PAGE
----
Long acting, slightly more painful initially; mix with lidocaine & Marcaine
  129. 5% of all fractures seen by FP =
    Clavicle Fx
  130. Clavicle Fx: MOA
    FOOSH, onto shoulder, direct trauma
  131. Clavicle Imaging
    AP, 45 degree cephalic tilt
  132. Grades of AC Separations:
    6 different grades
  133. AC Separation: MOA
    Usually direct blow to shoulder
  134. AC Separation: PE:
    step deformity, TTP AC joint, (+) crossover sign
  135. AC Separation: Radiographs:
    AP, Zanca (100 cephalic tilt), axillary
  136. AC Separation: Grade 3 & above:
    Refer for poss surgical fixation, otherwise conservative care (sling)
  137. AC Separation: RTP when:
    pain-free with abduction, crossover
  138. Anterior SC Dislocation: MOA
    Anterior usually MVA
  139. Anterior SC Dislocation: PE:
    TTP SC joint, deformity
  140. Anterior SC Dislocation: Radiographs:
    AP, 40 degree cephalic view
  141. Anterior SC Dislocation: Mgmt
    Usually conservative; Sling, ROM
  142. Posterior SC Dislocations: MOA
    Usually fall on flexed and adducted shoulder
  143. Posterior SC Dislocations: Concern
    Can be life-threatening; immediate referral and CT
  144. Posterior SC Dislocations: Mgmt
    Closed reduction or surgical reduction
  145. 95% of dislocations =
    Anterior Shoulder Dislocations
  146. Anterior Shoulder Dislocations: usually held in:
    ext. rotation and abduction
  147. Cf to anterior, posterior shoulder dislocations have:
    limited external rotation
  148. Anterior Shoulder Dislocations: Radiographs:
    AP and axillary or Y
  149. Anterior Shoulder Dislocations: Mgmt
    Acute: reduction (Stimpson or Kocher)
  150. Anterior Shoulder Dislocations: Complications:
    recurrent dislocations, bony injury (Hill Sachs, or Bankhart), RCT , NV injury, arthropathy (later)
  151. Anterior Shoulder Dislocation: Tx
    once reduced, sling w/ mobilization in 2 wks
  152. Rotator cuff disorder: age of most pt
    usually > 40 y.o. unless traumatic
  153. Rotator cuff disorder: S/S
    Insidious onset, worse w/ overhead activity, night pain
  154. Rotator cuff disorder: PE:
    ROM, RC strength, Hawkins/Neer, Jobe
  155. Rotator cuff disorder: Tx & CI
    Injections contraindicated if there is a partial tear
  156. Rotator cuff disorder: Tx (conservative)
    NSAIDs, ice, avoid painful activity, PT, injections
  157. Rotator cuff disorder: Tx (surgical)
    arthroscopy vs open
  158. Biceps Tendonitis: usu assoc with:
    other pathology (RCT, SLAP tear); may rupture if RCT worsens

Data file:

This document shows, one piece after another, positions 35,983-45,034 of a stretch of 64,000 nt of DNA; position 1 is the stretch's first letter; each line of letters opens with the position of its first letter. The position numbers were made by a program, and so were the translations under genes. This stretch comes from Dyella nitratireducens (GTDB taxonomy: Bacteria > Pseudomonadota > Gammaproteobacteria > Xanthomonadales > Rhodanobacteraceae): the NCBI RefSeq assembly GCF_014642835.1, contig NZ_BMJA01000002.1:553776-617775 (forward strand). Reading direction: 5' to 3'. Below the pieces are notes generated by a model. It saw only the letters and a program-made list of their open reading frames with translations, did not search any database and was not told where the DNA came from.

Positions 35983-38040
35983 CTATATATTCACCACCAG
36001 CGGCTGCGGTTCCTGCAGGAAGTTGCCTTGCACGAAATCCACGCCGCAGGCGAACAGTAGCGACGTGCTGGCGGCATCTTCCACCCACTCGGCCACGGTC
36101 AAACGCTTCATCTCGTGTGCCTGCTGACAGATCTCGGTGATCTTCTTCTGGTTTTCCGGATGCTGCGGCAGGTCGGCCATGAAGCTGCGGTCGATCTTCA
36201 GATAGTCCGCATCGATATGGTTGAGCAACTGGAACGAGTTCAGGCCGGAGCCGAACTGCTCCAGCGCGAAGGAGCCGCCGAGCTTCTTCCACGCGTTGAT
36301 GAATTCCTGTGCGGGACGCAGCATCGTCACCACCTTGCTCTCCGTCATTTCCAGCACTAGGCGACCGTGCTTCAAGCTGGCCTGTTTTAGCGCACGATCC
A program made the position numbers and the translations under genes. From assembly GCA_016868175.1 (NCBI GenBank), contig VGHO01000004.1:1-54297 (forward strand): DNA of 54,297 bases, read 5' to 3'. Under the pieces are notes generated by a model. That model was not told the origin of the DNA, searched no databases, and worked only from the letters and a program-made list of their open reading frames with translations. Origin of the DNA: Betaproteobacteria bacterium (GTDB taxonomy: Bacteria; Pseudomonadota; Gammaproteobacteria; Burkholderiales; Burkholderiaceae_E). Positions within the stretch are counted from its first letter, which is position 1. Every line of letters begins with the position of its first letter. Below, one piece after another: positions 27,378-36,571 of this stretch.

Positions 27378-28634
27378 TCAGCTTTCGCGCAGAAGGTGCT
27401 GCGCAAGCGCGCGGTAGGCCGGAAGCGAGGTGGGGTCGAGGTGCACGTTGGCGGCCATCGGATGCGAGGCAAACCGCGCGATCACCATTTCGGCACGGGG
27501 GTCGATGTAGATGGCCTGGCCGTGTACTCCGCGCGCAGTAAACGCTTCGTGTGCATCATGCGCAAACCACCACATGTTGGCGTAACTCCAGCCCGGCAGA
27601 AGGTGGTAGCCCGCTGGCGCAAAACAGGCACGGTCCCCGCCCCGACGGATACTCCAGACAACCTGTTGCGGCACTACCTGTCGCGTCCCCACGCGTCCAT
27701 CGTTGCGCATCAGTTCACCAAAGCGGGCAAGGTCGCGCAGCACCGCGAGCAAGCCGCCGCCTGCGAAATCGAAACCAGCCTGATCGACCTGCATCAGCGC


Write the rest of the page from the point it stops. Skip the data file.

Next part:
159. Biceps Tendonitis: PE:
    TTP Bicipital groove, Speeds, Yergasons
  160. Biceps Tendonitis: Tx
    NSAIDs, corticosteroid injection, PT
  161. Biceps Rupture: age of pt
    Usually > 50 yrs old
  162. Biceps Rupture: usually involves:
    long head of biceps (short head rupture rare)
  163. Biceps Rupture: S/S
    pop, ecchymosis
  164. Adhesive Capsulitis =
    Contraction of capsule (Frozen Shoulder )
  165. Adhesive Capsulitis: Usually secondary to:
    immobilization after injury
  166. Clin dx of Adhesive Capsulitis: what is key?
    ROM (usually lose external rotation first)
  167. Adhesive Capsulitis: mgmt
    PT, NSAIDs, injections; may need surgical lysis of adhesions
  168. 3 Stages of Adhesive Capsulitis
    Painful; Adhesive; Recovery
  169. SLAP Lesions =
    Superior Labral Anterior Posterior
  170. SLAP Lesions S/S
    Painful shoulder with clicks, pops with motion
  171. SLAP Lesions: PE
    Pos clunk test, crank test, OBriens, sometimes instability or biceps tendonitis; MRI
  172. SLAP Lesions: tx
    Conservative tx (NSAIDs, PT, rest); arthroscopy vs open repair
  173. Tests for posterior shoulder instability
    Pt supine, elbow flexed 90, arm abducted to 90; push postly, pos test = pt apprehension & laxity
  174. Posterior shoulder dislocations cf to anterior:
    Posterior will have limited external rotation cf to anterior dislocations
  175. Clavicle Fractures: most common geography
    middle third (followed by distal third); most common place at jnct btw middle & distal 1/3
  176. Clavicle Fx: PE:
    edema & pt tenderness over fx site; assess ROM of neck, shoulder; motor strength, sensation; SC dislocations
  177. Clavicle fx: Tx
    Sling; Figure of 8 (sig displacement, use of arms for ADLs); Periodic ROM; No contact sports for 6 wks
  178. Clavicle Fx: When to Refer?
    NV compromise; open fx; symptomatic non-union at 12 wk; Cosmesis; Distal third (? physeal injury, AC injury); Proximal third (SC joint dislocation)
  179. Rotator cuff disorder: DDX:
    Instability; SLAP; Bursitis; Referred pain ; Calcific tendonitis; Thoracic outlet syndrome; Adhesive capsulitis
  180. Ant Shoulder Dislocation: may need surgical repair
    Thermal capsular shift (subluxations); arthroscopy vs open repair
  181. Biceps Rupture: Mgmt
    Conservative: Proximal (most); MRI if dx uncertain; Tenodesis within 3-4 wks prn (Distal)
  182. Adhesive Capsulitis: epidemiology
    assoc w/ other illnesses (DM, thyroid, recent chemo/ rad); F >> M (increased estrogen receptors around shoulders)
  183. Adhesive Capsulitis: Painful stage
    (0-3 months); pain w/ movement; genl ache; mx spasm; inc noc/ rest pain
  184. Adhesive Capsulitis: Adhesive stage
    (3-6 months); Less pain; inc stiffness & restricted movement; less noc pain; pain at extreme ranges of movement
  185. Adhesive Capsulitis: Recovery stage
    (>6 months); dec pain; restrictn w/ slow, gradual inc ROM; recovery spontaneous, often incomplete
  186. Ulnar n. symptoms
    numbness, paresthesia, thenar wasting
  187. Carrying angle (M/F)
    Men 5 degrees, women 10-15 degrees
  188. Elbow Radiographs: Order:
    AP, lateral, oblique
  189. Elbow Radiographs: Inspect for:
    Cortical defects; Radiocapitellar line; Ant. humeral line; fat pad sign
  190. Anterior fat pad =
    Usually normal (Sail sign)
  191. Posterior fat pad =
    Always pathologic
  192. Posterior fat pad sign in adults may indicate:
    radial head fx
  193. Posterior fat pad sign in kids =
    supracondylar fx
Card Set
Orthopedics 4
Orthopedics flashcards made by previous students